What’s the background? Emerging platforms are striving to safeguard women who face disadvantages due to the challenges of juggling unpaid caregiving responsibilities at home with gig employment.
- Platforms overlook significant domestic responsibilities
- Female gig workers experience deactivation and low ratings as a harsh reality
- Fresh algorithms led by women seek to combat discrimination
In cities like Johannesburg, Rio de Janeiro, and Nairobi, workers in roles such as cleaners, delivery couriers, and taxi drivers are collaborating to develop new applications. These apps aim to provide a more equitable balance between their gig work and the demands of family life, bypassing biased algorithms that penalize women who prioritize their household responsibilities over their jobs.
From Brazil to South Africa, female gig workers are actively engaged in creating their own applications, with the goal of addressing what they perceive as deeply ingrained gender bias on existing job platforms.
Selinah Masilela, speaking from South Africa during a phone interview, emphasized the importance of these initiatives: “It is important that we create these apps because we are the beneficiaries, we know what we go through as women and as domestic workers.”
Technology plays a central role both in the problem and its potential resolution.
Digital researchers and activists point out that algorithms employed on gig work platforms frequently disadvantage women who cannot accept jobs as frequently as men. This results in lower customer ratings and potential deactivation, with limited opportunities for communication with the platform.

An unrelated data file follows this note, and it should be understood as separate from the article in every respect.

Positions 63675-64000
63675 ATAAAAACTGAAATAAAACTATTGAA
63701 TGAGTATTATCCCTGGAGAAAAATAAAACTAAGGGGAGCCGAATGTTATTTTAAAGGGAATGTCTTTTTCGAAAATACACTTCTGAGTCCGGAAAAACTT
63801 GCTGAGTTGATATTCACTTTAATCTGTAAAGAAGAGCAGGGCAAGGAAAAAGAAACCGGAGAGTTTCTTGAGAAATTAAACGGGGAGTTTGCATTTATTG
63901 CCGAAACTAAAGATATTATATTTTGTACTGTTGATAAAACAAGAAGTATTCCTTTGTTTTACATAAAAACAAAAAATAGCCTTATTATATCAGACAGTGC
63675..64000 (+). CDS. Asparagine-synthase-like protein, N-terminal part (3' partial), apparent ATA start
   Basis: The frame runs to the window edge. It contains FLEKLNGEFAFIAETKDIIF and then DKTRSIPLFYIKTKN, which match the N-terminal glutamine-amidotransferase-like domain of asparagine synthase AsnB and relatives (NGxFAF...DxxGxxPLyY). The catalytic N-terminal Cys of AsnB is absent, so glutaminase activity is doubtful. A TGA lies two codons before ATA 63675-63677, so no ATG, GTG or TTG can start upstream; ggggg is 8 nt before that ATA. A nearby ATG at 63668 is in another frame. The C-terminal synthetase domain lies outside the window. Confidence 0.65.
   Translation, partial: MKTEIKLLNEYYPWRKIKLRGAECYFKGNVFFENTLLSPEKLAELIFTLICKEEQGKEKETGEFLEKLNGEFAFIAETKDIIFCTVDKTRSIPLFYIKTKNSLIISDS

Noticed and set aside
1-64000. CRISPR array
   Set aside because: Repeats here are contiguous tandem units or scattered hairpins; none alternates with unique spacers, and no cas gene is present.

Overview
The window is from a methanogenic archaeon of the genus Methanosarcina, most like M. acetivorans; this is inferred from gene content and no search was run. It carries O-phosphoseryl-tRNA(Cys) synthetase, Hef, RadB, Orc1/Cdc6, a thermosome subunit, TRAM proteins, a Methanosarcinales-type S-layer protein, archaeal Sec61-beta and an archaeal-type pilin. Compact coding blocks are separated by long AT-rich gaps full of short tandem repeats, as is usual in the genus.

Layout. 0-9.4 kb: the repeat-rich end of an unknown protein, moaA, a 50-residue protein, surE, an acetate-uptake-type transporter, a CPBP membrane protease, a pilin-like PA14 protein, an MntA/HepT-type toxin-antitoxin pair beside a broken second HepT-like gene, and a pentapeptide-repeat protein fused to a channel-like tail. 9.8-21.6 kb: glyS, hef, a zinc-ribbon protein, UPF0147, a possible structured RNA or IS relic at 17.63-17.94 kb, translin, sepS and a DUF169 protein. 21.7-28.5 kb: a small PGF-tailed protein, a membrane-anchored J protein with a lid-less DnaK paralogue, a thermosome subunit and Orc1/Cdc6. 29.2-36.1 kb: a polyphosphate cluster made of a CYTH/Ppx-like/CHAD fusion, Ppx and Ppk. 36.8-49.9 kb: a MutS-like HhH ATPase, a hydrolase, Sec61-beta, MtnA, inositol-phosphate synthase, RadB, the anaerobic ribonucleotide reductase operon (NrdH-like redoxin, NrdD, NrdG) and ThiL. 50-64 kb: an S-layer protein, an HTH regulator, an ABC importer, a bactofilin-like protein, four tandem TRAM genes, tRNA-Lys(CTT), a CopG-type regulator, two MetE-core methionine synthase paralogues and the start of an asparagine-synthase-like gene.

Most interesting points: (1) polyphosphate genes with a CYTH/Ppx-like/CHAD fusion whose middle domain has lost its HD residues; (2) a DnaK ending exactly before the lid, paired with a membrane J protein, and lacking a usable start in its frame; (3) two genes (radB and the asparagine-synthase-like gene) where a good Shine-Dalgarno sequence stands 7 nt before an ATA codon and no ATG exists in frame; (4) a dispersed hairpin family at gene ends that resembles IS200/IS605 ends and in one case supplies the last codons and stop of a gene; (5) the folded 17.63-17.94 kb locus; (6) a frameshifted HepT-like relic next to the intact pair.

Globally, women shoulder approximately three times more unpaid caregiving responsibilities than men, a burden that was further exacerbated by the COVID-19 pandemic, as indicated by data from U.N. Women.
A report released earlier this year by the rights group ActionAid revealed that gig work algorithms exhibit bias against women who are “unable to respond as quickly or work as many hours as men due to unpaid caregiving responsibilities.”
The report, which drew from a survey of over 5,000 gig workers in 15 countries, also highlighted that women typically work fewer hours than men, contributing to a gender wage gap. Safety concerns often lead many women to avoid jobs that require working after dark or in risky locations.
Natalia Rodriguez, a women’s economic rights policy expert at ActionAid, expressed her perspective on these algorithms, stating, “I would say (these algorithms are) sexist because that is the system we are a part of … that is very blind to women’s needs and unpaid care work, yet unpaid care work is such an important part of our economy.”
Over the last three years, Fairuz Mullagee, a social justice researcher in South Africa, has collaborated with nearly 50 domestic workers in Cape Town and Johannesburg to create We Care, a platform that empowers women with algorithmic control.
These women had a say in determining pay rates, working hours, and the ideal algorithmic configuration. They also received digital literacy training. Mullagee, based at the University of the Western Cape’s Centre for Transformative Regulation of Work, emphasized that We Care is owned by its workforce, and any surplus generated by the app, set to launch in November, will be reinvested in the enterprise.
We Care’s algorithm connects women with work based on their geographic location, thereby saving them both money and time. It also ensures equal access to opportunities for all women, preventing negative ratings due to family emergencies.